HARRISBURG, Pa. (WTAJ) — The Pennsylvania House of Representatives passed four bills relating to the modernization of Pa. laws to address hate crimes and ethnic intimidation.
House Bills 1024, 1025, 1026 and 1027 were passed on Oct. 31, each of them focusing on aligning Pennsylvania’s protected classes with those included at the federal level.
HB 1024 will provide Pennsylvania’s law enforcement with training to properly investigate, identify and report crimes of ethnic intimidation.
HB 1025 is designed to train educators and school administrations on how to identify and address hate incidents before they become deadly, as stated in the release. This bill will allow the expansion of existing anonymous reporting programs in K-12 schools, along with institutions of higher education.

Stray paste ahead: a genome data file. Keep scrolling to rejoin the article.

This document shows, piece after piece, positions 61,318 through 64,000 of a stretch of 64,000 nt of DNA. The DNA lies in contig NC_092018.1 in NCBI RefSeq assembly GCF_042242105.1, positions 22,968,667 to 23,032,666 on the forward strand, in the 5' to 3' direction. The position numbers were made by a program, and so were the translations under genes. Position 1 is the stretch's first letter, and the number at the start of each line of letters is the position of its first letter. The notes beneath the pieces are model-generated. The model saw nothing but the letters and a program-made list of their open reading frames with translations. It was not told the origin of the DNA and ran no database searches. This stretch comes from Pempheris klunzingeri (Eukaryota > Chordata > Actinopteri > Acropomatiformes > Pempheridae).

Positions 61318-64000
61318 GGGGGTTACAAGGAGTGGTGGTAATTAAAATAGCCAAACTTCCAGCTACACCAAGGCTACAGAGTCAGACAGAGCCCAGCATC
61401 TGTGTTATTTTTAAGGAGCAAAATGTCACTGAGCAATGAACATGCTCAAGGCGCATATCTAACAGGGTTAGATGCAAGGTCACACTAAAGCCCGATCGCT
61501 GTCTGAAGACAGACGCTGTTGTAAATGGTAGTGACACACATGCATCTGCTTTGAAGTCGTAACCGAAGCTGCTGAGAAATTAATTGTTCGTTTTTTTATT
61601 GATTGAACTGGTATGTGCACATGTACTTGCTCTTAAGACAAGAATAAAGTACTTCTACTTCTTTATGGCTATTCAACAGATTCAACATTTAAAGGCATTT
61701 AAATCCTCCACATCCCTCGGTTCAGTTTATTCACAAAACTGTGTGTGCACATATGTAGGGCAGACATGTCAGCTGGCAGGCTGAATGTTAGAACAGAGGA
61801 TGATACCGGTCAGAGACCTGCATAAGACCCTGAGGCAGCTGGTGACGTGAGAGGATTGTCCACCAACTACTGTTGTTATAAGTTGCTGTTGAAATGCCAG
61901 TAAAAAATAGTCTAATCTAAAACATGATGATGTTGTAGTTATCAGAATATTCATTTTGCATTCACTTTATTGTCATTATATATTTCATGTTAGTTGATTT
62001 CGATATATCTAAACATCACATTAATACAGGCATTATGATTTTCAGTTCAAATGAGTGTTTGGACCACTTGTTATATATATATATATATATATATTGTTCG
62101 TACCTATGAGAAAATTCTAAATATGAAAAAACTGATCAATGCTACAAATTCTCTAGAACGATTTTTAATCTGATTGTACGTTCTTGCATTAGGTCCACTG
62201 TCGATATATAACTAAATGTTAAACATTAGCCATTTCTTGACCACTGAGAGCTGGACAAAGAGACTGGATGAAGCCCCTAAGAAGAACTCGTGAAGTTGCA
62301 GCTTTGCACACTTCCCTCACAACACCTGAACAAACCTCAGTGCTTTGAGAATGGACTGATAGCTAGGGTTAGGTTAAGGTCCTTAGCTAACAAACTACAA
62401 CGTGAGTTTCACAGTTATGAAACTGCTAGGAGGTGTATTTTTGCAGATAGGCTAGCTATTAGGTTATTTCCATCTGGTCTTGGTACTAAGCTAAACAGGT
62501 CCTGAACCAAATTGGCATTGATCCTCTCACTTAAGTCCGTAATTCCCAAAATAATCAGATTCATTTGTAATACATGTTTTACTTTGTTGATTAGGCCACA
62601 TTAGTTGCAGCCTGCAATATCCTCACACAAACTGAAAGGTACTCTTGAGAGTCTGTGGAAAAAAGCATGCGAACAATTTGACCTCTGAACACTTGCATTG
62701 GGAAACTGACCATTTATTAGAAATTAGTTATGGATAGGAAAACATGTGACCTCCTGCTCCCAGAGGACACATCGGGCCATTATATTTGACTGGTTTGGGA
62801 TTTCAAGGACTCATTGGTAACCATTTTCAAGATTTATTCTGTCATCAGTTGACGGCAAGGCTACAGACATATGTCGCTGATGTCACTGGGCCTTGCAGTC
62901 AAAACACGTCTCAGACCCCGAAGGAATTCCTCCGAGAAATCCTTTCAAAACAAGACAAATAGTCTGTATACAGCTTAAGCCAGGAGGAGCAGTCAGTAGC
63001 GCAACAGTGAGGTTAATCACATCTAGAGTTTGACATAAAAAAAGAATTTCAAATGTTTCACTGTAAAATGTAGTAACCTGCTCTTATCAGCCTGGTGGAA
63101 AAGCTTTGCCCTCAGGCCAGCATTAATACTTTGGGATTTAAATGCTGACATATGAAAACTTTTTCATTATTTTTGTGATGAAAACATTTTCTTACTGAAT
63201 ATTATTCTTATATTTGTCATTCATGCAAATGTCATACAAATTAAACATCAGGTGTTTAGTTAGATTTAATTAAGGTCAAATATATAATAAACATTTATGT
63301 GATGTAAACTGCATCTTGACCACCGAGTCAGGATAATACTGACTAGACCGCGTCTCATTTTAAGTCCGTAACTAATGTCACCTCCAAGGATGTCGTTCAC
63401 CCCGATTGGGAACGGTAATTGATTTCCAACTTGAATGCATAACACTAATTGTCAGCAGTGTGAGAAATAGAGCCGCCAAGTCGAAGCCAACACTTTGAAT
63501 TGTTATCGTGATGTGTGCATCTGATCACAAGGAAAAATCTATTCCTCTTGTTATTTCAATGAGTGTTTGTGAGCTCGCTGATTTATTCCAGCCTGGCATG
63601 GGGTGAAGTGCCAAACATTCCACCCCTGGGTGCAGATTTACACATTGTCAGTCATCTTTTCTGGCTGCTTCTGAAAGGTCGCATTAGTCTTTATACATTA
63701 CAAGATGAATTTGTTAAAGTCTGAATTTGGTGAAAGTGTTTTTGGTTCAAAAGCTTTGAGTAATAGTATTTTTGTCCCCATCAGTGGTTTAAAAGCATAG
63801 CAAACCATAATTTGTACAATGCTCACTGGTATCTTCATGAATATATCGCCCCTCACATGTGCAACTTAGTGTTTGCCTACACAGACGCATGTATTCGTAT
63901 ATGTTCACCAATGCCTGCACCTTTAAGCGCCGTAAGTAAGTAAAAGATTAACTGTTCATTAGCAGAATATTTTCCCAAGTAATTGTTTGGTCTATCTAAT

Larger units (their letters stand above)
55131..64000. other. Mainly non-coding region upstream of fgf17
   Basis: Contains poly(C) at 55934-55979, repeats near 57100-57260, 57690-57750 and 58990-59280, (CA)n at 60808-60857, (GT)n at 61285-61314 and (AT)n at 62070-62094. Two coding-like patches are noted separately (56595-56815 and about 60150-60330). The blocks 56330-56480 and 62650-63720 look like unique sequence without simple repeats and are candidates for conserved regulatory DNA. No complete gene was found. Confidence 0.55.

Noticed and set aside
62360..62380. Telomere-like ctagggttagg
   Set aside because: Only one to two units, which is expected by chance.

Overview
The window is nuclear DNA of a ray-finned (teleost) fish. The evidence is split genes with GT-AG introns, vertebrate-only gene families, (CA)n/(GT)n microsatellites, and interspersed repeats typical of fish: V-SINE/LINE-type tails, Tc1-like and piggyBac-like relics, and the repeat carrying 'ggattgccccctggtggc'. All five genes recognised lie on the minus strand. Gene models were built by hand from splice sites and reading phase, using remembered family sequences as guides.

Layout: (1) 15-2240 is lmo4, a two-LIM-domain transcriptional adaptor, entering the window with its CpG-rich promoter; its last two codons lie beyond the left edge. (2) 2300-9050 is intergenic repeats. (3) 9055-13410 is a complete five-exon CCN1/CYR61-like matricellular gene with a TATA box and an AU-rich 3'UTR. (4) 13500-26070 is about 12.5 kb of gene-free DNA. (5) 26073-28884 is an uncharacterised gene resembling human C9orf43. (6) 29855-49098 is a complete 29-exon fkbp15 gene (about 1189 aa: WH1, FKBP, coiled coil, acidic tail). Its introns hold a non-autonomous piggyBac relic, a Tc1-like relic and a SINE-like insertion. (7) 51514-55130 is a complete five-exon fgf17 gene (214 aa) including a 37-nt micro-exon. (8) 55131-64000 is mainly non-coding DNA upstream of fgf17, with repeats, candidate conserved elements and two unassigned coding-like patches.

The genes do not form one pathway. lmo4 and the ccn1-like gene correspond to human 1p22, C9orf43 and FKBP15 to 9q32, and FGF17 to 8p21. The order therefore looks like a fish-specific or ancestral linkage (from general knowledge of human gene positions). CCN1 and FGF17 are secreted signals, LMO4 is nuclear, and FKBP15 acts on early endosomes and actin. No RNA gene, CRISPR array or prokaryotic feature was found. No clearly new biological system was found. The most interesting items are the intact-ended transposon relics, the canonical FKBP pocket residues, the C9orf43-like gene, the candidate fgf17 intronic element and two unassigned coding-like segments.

HB 1026 will require, as a condition of probation or parole, an individual who is convicted of ethnic intimidation to perform community service or complete educational classes relating to the motivating factor of the underlying crime.
This bill will also allow a representative of a targeted community group to submit a community impact statement prior to sentencing. This state would be similar to a victim impact statement that are submitted by a victim of a crime prior to sentencing.
HB 1027 is planned to strengthen Pennsylvania’s “ethnic intimidation” criminal penalty language and step up civil penalties on those who target individuals or groups because of their race, color, religion, national origin, ancestry, sex, gender, gender identity, gender expression, sexual orientation or disability.
For more information on the bills, visit the House’s website.